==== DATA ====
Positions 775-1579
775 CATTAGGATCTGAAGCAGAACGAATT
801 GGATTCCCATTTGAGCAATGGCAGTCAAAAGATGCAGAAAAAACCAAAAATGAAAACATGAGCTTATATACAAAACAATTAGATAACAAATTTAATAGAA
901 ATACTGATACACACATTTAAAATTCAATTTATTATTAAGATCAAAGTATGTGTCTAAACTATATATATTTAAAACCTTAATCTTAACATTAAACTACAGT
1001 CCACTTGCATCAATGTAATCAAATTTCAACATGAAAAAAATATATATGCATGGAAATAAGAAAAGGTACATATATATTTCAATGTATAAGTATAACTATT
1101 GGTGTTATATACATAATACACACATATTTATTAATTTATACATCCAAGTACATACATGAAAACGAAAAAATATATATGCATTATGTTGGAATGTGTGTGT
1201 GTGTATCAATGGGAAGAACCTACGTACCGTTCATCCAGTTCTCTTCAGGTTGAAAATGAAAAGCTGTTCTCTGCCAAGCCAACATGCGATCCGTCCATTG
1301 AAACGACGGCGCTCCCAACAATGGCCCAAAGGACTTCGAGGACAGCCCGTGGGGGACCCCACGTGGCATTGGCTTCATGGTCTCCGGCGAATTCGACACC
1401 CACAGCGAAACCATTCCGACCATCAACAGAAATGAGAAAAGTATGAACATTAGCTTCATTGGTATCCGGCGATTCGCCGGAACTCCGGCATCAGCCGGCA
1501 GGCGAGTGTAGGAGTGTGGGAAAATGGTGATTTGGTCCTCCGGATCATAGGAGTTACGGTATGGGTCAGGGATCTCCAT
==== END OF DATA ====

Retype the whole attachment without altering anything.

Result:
Positions 775-1579
775 CATTAGGATCTGAAGCAGAACGAATT
801 GGATTCCCATTTGAGCAATGGCAGTCAAAAGATGCAGAAAAAACCAAAAATGAAAACATGAGCTTATATACAAAACAATTAGATAACAAATTTAATAGAA
901 ATACTGATACACACATTTAAAATTCAATTTATTATTAAGATCAAAGTATGTGTCTAAACTATATATATTTAAAACCTTAATCTTAACATTAAACTACAGT
1001 CCACTTGCATCAATGTAATCAAATTTCAACATGAAAAAAATATATATGCATGGAAATAAGAAAAGGTACATATATATTTCAATGTATAAGTATAACTATT
1101 GGTGTTATATACATAATACACACATATTTATTAATTTATACATCCAAGTACATACATGAAAACGAAAAAATATATATGCATTATGTTGGAATGTGTGTGT
1201 GTGTATCAATGGGAAGAACCTACGTACCGTTCATCCAGTTCTCTTCAGGTTGAAAATGAAAAGCTGTTCTCTGCCAAGCCAACATGCGATCCGTCCATTG
1301 AAACGACGGCGCTCCCAACAATGGCCCAAAGGACTTCGAGGACAGCCCGTGGGGGACCCCACGTGGCATTGGCTTCATGGTCTCCGGCGAATTCGACACC
1401 CACAGCGAAACCATTCCGACCATCAACAGAAATGAGAAAAGTATGAACATTAGCTTCATTGGTATCCGGCGATTCGCCGGAACTCCGGCATCAGCCGGCA
1501 GGCGAGTGTAGGAGTGTGGGAAAATGGTGATTTGGTCCTCCGGATCATAGGAGTTACGGTATGGGTCAGGGATCTCCAT